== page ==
Senate Tribute to Archbishop Iakovos on March 16, 1989
Senator Alfonse Marcello D’AMATO
Mr. D'AMATO. Mr. President, April 1 marks a significant date for those
of the Greek Orthodox faith, and for people of all faiths as well. On
this day, we will commemorate the 30th anniversary of the enthronement
of Archbishop Iakovos as primate of the Greek Orthodox Archdiocese of
North and South America.
While the archbishop is obviously a spiritual leader of millions of Greek Orthodox, the entire world has benefited from his work. Internationally recognized as an advocate for human and civil rights, justice and freedom, Archbishop Iakovos and his work have made the world a better place.
Baptized as Demetrios Coucouzis, Archbishop Iakovos was born on the Island of Imbros, Turkey. Prior to his ordination in 1934, he earned degrees from Ecumenical Patriarchate's Theological School and Harvard University-School of Divinity. He had served the Greek Orthodox faithful throughout the United States for years when elected Bishop of Melita in 1954. On February 14, 1959, he was elected archbishop of North and South America by the Holy Synod of the Ecumenical Patriarchate of Constantinople. On April 1, he was enthroned as archbishop in the Americas, and soon afterward named primate.
In addition to his duties as primate, Archbishop Iakovos is Exarch of the Ecumenical Patriarchate of Constantinople; president, board of education, Greek Orthodox Archdiocese of North and South America; founder and chairman, Standing Conference of Canonical Orthodox Bishops in the Americas [SCOBA]; chairman, SCOBA `Ecumenical Commission for Dialogue' with Roman Catholic Bishops' Committee for Ecumenical and Interreligious Affairs; honorary board, Advisory Council on Religious Rights in Eastern Europe and the Soviet Union--United States Senate Foreign Relations Committee; among other influential positions.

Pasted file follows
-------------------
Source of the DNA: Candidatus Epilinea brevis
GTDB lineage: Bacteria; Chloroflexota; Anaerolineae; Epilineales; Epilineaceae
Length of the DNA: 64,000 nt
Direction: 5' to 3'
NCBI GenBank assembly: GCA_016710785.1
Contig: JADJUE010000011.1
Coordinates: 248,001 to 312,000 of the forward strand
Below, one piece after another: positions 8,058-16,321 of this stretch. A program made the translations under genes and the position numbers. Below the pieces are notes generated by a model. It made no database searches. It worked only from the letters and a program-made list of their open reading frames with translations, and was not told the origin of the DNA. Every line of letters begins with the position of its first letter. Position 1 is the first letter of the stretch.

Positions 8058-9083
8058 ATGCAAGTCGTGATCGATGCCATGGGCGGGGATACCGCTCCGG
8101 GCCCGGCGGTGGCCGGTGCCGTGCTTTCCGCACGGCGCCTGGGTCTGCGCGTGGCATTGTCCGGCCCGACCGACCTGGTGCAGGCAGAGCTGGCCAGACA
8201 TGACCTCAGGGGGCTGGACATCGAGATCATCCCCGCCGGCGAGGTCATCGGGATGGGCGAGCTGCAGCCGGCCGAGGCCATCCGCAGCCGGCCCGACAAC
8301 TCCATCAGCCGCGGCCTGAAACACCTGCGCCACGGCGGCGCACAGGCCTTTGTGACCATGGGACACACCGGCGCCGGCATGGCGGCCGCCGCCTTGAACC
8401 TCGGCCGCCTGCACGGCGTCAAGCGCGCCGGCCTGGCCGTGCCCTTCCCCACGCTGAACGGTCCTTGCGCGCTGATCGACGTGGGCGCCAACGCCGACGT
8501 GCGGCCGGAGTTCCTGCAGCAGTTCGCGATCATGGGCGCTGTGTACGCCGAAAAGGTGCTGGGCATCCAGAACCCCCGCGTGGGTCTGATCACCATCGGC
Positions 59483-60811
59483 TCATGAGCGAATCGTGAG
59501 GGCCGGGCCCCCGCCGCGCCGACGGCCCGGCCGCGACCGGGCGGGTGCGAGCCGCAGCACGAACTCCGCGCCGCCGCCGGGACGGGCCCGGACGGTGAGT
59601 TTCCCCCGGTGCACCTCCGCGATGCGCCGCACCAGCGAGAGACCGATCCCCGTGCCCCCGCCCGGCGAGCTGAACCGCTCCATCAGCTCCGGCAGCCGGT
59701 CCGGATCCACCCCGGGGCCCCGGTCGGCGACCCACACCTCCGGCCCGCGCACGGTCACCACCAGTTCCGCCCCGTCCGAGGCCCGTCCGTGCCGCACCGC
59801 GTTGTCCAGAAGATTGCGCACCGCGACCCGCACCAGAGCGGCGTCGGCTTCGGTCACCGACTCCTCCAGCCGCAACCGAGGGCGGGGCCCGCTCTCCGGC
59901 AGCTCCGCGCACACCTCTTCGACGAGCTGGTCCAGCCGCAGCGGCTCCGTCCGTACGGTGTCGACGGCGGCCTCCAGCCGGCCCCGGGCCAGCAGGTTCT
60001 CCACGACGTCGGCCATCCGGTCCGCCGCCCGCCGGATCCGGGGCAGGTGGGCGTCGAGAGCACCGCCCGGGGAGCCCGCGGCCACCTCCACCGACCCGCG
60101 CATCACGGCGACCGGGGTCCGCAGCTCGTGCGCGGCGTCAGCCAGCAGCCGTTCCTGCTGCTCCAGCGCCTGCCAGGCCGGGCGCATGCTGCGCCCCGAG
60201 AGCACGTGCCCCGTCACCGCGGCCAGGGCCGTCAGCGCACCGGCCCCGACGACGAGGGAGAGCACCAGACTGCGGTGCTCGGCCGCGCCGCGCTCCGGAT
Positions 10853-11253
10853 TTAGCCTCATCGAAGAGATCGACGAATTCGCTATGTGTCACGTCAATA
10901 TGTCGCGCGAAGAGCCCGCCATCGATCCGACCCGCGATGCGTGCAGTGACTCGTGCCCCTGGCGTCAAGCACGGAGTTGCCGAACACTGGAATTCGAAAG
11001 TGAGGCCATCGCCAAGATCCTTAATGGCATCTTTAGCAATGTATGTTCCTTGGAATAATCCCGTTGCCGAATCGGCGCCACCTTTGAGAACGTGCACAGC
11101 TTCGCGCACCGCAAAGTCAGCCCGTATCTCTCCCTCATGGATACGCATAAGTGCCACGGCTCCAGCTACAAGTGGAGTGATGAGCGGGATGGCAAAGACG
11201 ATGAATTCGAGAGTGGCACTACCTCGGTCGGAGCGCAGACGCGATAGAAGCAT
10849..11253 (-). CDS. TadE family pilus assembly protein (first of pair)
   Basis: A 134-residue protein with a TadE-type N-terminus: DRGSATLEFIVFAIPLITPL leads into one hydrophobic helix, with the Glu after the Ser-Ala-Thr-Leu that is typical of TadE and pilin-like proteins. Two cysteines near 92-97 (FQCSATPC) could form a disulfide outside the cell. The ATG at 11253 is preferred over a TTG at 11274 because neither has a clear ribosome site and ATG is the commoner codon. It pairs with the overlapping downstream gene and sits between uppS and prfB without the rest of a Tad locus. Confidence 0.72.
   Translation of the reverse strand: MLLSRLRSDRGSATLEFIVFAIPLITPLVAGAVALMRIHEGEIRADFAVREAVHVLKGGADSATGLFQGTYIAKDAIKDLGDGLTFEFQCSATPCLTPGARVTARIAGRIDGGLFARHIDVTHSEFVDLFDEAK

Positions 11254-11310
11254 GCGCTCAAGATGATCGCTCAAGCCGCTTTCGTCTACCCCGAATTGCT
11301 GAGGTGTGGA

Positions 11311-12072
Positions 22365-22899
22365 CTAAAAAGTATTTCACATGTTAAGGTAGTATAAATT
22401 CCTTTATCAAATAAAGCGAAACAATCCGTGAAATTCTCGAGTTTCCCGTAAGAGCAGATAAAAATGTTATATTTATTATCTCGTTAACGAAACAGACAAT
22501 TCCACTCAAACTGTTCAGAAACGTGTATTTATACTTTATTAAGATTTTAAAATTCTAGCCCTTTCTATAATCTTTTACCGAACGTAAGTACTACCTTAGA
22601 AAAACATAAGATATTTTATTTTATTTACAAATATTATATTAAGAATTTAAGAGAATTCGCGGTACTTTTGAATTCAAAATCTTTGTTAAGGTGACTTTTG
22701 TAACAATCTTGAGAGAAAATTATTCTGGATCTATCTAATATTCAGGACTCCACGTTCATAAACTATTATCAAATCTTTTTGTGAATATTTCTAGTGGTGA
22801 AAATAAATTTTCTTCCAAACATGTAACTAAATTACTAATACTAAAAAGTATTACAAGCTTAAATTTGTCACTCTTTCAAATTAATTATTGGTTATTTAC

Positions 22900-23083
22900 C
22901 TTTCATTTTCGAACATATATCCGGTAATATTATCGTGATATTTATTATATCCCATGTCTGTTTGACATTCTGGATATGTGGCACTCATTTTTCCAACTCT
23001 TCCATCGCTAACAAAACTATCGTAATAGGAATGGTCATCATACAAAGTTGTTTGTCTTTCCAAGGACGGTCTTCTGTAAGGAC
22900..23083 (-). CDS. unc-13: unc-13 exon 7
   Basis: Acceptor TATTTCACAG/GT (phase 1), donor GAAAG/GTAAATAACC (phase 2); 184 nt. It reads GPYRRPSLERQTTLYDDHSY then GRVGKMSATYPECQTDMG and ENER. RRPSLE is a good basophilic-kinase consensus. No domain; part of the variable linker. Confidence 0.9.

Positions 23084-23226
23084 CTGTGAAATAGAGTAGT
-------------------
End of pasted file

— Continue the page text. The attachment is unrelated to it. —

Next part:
His ecumenical activities and achievements are also numerous. From 1955 to 1959 he was a personal representative of the ecumenical patriarch of Constantinople at the World Council of Churches in Geneva, Switzerland. Archbishop Iakovos has worked hard to bring the Greek Orthodox and Roman Catholic Churches closer together. As the first Greek Orthodox archbishop to visit the Pope in 350 years, he was received in private audience by Pope John XXIII at the Vatican in 1959. He accompanied Patriarch Athenagoras to Jersualem for the historic meeting with Pope Paul VI in 1965. Pope Paul VI received Archbishop Iakovos in private audience twice--once in 1965, and also in 1967.
He has tirelessly worked to improve relations and communications with other religions, as well. He initiated and established dialogs between the Greek Orthodox Church and Judaism, Anglicans, Lutherans, Southern Baptists and black church leaders. The archbishop has worked for human rights for all people. As an outspoken religious leader, he strongly supported the American civil rights movement, and joined the late Dr. Martin Luther King, Jr., to march in Selma, AL. In 1974 he initiated a campaign to assist Greek Cypriot refugees following the invasion of Cyprus by Turkish Armed Forces. Speaking out for those who cannot speak for themselves, he has fought human rights violators, religious persecutors, and oppressive governments throughout the world.
He is a world traveler, speaks four languages, authored `Faith for a Lifetime: A Spiritual Journey' and numerous articles. Various organizations have recognized Archbishop Iakovos and his achievements--he has received over 20 awards, medals, and honors, and over 35 honorary degrees.
For over 50 years, Archbishop Iakovos has been a world-renown and beloved spiritual leader. Tirelessly, he labors to help bring freedom and civil liberty to those who suffer in tyranny. He has brought the grace of the Eastern Orthodox Church to millions of faithful in the Americas and beyond. I salute Archbishop Iakovos on his courage, dedication, and lifetime of accomplishments. Mr. President, I am sure all of my colleagues join me in congratulating him on the 30th anniversary of his enthronement. I wish Archbishop Iakovos many more years of success.
Senator Alfonse Marcello D’AMATO
Senate Service 1981-1999, Republican